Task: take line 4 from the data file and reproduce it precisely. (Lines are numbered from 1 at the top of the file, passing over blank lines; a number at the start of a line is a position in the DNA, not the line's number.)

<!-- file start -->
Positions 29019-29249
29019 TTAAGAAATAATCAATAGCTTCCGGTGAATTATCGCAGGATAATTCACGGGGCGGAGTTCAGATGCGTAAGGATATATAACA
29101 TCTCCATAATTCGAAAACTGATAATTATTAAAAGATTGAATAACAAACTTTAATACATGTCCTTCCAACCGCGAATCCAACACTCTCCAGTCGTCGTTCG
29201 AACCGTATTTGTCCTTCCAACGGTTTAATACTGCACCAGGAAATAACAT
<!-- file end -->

29201 AACCGTATTTGTCCTTCCAACGGTTTAATACTGCACCAGGAAATAACAT